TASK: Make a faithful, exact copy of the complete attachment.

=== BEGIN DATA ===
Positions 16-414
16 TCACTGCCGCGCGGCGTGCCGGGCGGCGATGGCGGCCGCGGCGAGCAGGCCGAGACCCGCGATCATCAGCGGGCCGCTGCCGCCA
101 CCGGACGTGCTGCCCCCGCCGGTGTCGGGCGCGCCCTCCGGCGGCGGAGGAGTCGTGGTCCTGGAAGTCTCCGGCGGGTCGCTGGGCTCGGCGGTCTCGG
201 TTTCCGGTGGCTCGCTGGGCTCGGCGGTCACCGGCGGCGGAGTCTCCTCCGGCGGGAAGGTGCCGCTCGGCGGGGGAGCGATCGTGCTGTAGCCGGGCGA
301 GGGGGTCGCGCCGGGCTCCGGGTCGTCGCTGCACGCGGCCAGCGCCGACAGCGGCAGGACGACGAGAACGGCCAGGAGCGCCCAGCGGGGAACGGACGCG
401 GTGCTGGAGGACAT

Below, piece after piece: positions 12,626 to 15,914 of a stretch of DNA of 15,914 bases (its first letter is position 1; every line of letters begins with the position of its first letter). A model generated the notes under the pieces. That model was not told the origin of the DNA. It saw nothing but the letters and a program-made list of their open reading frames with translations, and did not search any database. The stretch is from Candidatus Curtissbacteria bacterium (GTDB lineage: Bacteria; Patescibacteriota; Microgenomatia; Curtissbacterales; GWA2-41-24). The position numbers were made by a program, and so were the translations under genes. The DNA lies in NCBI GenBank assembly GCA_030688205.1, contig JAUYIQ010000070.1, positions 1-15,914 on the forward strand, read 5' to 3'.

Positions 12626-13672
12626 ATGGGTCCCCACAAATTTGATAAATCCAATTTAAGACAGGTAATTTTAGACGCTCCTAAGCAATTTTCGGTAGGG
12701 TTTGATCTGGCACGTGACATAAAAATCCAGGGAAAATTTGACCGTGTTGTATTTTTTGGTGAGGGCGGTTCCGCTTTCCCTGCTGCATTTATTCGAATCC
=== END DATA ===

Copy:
Positions 16-414
16 TCACTGCCGCGCGGCGTGCCGGGCGGCGATGGCGGCCGCGGCGAGCAGGCCGAGACCCGCGATCATCAGCGGGCCGCTGCCGCCA
101 CCGGACGTGCTGCCCCCGCCGGTGTCGGGCGCGCCCTCCGGCGGCGGAGGAGTCGTGGTCCTGGAAGTCTCCGGCGGGTCGCTGGGCTCGGCGGTCTCGG
201 TTTCCGGTGGCTCGCTGGGCTCGGCGGTCACCGGCGGCGGAGTCTCCTCCGGCGGGAAGGTGCCGCTCGGCGGGGGAGCGATCGTGCTGTAGCCGGGCGA
301 GGGGGTCGCGCCGGGCTCCGGGTCGTCGCTGCACGCGGCCAGCGCCGACAGCGGCAGGACGACGAGAACGGCCAGGAGCGCCCAGCGGGGAACGGACGCG
401 GTGCTGGAGGACAT

Below, piece after piece: positions 12,626 to 15,914 of a stretch of DNA of 15,914 bases (its first letter is position 1; every line of letters begins with the position of its first letter). A model generated the notes under the pieces. That model was not told the origin of the DNA. It saw nothing but the letters and a program-made list of their open reading frames with translations, and did not search any database. The stretch is from Candidatus Curtissbacteria bacterium (GTDB lineage: Bacteria; Patescibacteriota; Microgenomatia; Curtissbacterales; GWA2-41-24). The position numbers were made by a program, and so were the translations under genes. The DNA lies in NCBI GenBank assembly GCA_030688205.1, contig JAUYIQ010000070.1, positions 1-15,914 on the forward strand, read 5' to 3'.

Positions 12626-13672
12626 ATGGGTCCCCACAAATTTGATAAATCCAATTTAAGACAGGTAATTTTAGACGCTCCTAAGCAATTTTCGGTAGGG
12701 TTTGATCTGGCACGTGACATAAAAATCCAGGGAAAATTTGACCGTGTTGTATTTTTTGGTGAGGGCGGTTCCGCTTTCCCTGCTGCATTTATTCGAATCC